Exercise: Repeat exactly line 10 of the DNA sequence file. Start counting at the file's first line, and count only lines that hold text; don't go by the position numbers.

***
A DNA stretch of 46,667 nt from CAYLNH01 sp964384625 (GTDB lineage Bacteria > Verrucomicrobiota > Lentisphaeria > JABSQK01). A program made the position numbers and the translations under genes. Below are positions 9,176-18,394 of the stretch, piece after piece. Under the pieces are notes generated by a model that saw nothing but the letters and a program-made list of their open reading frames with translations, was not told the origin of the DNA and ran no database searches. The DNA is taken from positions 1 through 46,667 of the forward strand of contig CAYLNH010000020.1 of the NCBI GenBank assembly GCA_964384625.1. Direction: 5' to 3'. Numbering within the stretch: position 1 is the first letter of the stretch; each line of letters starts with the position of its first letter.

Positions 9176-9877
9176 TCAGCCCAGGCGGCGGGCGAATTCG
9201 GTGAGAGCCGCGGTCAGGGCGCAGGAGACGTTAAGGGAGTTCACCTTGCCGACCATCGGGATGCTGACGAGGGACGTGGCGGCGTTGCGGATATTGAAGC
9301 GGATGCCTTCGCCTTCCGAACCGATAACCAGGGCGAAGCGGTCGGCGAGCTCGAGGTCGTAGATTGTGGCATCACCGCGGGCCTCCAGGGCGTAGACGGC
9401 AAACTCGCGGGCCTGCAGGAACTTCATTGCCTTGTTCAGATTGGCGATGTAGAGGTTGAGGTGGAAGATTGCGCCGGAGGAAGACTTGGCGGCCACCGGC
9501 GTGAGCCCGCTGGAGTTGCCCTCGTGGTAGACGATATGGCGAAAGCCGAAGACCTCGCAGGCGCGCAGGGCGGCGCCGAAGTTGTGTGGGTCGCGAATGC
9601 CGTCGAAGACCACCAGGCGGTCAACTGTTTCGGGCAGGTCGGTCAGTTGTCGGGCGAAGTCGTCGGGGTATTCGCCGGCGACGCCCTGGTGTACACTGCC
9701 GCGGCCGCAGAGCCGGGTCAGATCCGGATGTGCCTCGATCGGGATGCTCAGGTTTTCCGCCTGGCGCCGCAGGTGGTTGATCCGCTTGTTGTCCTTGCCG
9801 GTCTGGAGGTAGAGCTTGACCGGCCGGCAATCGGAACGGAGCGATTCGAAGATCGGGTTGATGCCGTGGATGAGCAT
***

9801 GTCTGGAGGTAGAGCTTGACCGGCCGGCAATCGGAACGGAGCGATTCGAAGATCGGGTTGATGCCGTGGATGAGCAT